This paper aims to shed light on how the Luso-American writer John Dos Passos and his oeuvre were submitted to censorship during the Estado Novo (“New State”), the Portuguese dictatorship that lasted from 1933 to 1974.
A short introduction will explain how censorship functioned and how other North-American writers, such as Upton Sinclair, Howard Fast, William Faulkner, Ernest Hemingway, John Steinbeck, and Normal Mailer were blue-penciled, too.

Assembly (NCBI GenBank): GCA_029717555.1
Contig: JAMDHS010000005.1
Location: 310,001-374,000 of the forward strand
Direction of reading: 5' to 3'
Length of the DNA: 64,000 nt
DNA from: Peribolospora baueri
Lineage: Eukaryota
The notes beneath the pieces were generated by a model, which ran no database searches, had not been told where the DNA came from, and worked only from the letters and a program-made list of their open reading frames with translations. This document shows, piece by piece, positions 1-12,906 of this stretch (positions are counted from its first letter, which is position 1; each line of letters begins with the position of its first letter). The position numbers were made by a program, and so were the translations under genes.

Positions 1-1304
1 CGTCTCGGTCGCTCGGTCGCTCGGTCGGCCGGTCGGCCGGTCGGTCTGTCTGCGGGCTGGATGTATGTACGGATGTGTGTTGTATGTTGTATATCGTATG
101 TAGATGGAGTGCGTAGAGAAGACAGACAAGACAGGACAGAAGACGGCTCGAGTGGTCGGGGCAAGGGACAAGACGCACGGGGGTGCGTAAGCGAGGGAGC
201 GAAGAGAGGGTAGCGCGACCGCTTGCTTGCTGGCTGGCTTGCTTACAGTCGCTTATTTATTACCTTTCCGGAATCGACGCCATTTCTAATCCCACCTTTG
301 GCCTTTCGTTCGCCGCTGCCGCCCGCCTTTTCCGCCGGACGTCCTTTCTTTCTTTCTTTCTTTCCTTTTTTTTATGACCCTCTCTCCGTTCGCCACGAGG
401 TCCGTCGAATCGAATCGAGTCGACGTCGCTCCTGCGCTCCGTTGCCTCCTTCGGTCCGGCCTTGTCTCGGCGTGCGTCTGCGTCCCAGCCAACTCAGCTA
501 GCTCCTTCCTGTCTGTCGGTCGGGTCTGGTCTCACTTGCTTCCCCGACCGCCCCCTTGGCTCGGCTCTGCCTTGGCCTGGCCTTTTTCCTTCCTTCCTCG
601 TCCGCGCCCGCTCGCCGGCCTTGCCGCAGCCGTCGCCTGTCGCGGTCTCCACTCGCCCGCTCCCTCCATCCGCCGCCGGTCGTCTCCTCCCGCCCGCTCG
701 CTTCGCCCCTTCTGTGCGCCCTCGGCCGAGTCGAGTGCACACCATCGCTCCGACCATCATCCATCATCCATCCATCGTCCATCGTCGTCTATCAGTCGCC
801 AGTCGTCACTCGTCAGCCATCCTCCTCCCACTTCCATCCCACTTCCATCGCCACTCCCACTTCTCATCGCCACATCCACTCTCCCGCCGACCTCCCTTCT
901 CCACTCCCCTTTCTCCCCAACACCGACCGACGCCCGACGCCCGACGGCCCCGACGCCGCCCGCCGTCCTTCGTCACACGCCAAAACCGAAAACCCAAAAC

After this general overview, I shall explore in depth how John Dos Passos was subjected to cuttings and banning. Based on his particular case, I will show what the bowdlerization eventually meant for the author. In doing so, I will mention and quote from—so far—inedited archive documents, namely the existing censorship reports on John Dos Passos, i.e., the reports on Adventures of a Young Man, The 42nd Parallel, 1919, The Big Money, and Chosen Country.